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Did Lady Rosamund (Samantha Bond) have a baby out of wedlock and give it up before she married Painswick — soap opera communities license us to look beyond what we can see and hear, to a past to be unearthed

How does an executive producer spend her days. Ceaseless socializing, phone calls, pitches, deciding. She does tell much of this throughout the book and in the chapter on Cranford, but she characterizes her job in another chapter again. She’s in on the film editing, how long the film can be, how its final scene plays. Along the way we learn of how she finally found some stable funding. She garnered as a well-heeled contributor Viking Cruises because a survey she did showed a surprising percentage of people who take cruises to Europe also watch Masterpiece Theater loyally. So she pitched this customer favorite to the running the cruises. She created Masterpiece Trust where wealthy people contribute and get to be named and also introduce the program. Perhaps the unashamed commercials for Ralph Lauren clothes (all expensive artifice) might jar more than the old more discreet pitches for oil and gas companies (but we should remember when we shudder at the anorexic women that they are not encouraging others to drop bombs to ensure Lauren’s profit). One of my books on women’s films has a whole section on how even costume dramas — those set say in the 18th century at any rate and after influence women’s wear. In the 1970s many of the costumes were Laura Ashley like creations — somewhere half between the 18th century and elegant clothes in the 1970s. I note that a certain kind of shawl is now popular since it became omnipresent in the costume dramas of the 2000s Obviously the Bette Davis, Joan Crawford and other stars influenced people — remember Annie Hall, the Annie Hall style … This has long been known and at the close of films nowadays you will see little icons for fashion designers and makers of clothes who the costume designer worked with. So Eaton asked herself who has their product been an advertiser for …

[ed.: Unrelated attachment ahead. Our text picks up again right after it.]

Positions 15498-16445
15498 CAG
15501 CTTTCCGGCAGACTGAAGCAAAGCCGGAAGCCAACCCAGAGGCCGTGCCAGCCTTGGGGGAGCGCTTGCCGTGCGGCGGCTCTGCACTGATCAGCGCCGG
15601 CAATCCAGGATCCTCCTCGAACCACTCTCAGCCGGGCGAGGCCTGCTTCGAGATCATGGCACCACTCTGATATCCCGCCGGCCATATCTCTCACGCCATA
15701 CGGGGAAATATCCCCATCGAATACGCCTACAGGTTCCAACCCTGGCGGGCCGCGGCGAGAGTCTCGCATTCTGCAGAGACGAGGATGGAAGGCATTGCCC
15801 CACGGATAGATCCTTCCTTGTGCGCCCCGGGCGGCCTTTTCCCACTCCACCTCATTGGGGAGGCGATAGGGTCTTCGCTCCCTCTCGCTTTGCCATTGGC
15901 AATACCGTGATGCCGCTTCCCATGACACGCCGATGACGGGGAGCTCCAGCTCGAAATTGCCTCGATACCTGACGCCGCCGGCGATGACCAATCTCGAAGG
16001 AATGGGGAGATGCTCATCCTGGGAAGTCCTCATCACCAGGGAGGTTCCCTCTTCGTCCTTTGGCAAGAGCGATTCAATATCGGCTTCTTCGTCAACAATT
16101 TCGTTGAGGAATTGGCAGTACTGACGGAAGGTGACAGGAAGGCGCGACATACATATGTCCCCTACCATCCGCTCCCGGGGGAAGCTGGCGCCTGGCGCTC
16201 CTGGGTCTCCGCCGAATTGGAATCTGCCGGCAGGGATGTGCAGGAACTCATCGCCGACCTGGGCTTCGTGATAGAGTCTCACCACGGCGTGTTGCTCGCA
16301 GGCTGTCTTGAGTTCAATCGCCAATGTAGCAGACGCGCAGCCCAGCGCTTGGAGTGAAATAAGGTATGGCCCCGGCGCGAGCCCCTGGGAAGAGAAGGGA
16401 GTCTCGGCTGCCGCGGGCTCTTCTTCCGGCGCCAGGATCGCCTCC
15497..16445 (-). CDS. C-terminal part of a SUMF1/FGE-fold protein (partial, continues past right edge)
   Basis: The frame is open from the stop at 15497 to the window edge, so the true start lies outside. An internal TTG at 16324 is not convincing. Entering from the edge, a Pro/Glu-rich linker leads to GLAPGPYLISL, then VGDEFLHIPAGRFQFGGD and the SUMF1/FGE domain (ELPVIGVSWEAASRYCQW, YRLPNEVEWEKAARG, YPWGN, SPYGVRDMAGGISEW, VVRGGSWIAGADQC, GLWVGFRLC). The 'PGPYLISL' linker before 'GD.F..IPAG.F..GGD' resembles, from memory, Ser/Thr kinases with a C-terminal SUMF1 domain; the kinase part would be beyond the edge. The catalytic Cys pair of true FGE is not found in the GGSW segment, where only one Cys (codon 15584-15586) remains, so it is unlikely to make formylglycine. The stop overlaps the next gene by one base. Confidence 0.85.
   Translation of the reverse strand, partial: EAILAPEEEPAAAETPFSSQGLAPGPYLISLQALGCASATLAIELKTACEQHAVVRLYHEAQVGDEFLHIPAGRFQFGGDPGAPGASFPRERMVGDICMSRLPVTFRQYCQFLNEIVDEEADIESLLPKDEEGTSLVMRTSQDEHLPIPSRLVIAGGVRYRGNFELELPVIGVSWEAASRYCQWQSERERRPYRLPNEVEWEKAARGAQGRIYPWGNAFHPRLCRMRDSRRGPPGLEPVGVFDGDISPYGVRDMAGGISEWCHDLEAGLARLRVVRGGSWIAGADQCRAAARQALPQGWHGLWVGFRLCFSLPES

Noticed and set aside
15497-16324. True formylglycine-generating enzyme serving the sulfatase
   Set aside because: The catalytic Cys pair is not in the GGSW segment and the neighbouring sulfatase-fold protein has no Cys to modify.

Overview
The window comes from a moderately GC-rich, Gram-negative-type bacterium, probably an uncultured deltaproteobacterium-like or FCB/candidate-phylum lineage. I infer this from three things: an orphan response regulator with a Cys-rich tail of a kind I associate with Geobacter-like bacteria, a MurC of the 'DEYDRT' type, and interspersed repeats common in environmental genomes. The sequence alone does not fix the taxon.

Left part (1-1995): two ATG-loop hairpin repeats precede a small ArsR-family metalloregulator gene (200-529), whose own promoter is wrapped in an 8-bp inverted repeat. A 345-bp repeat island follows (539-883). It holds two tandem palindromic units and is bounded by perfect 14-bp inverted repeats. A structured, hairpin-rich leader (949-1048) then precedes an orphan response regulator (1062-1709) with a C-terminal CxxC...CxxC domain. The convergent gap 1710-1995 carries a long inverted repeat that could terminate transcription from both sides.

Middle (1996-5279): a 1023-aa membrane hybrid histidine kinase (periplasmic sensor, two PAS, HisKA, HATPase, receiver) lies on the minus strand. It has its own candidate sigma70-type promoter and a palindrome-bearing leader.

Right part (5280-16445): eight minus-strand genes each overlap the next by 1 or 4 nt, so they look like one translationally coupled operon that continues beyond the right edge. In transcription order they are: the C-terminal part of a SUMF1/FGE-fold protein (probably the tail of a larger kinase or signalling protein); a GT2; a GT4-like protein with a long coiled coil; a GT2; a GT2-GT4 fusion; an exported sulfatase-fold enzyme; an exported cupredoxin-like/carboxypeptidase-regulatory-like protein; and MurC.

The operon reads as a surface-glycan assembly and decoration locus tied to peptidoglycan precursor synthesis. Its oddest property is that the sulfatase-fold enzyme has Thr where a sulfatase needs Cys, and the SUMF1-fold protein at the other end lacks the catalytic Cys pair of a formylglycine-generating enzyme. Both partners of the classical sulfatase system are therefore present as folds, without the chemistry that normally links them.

A smaller strand of the book is her relationship with the people who do Mystery! and how and when decisions were made to bring Mystery! material over to Masterpiece. Sometimes it seems as if Masterpiece gets the best of Mystery! they took Prime Suspect (Helen Mirren), and now the new Sherlock (Bernard Cumberbatch). Sometimes a book that one might expect to be on Masterpiece turns up on Mystery!. We are not told why all the time.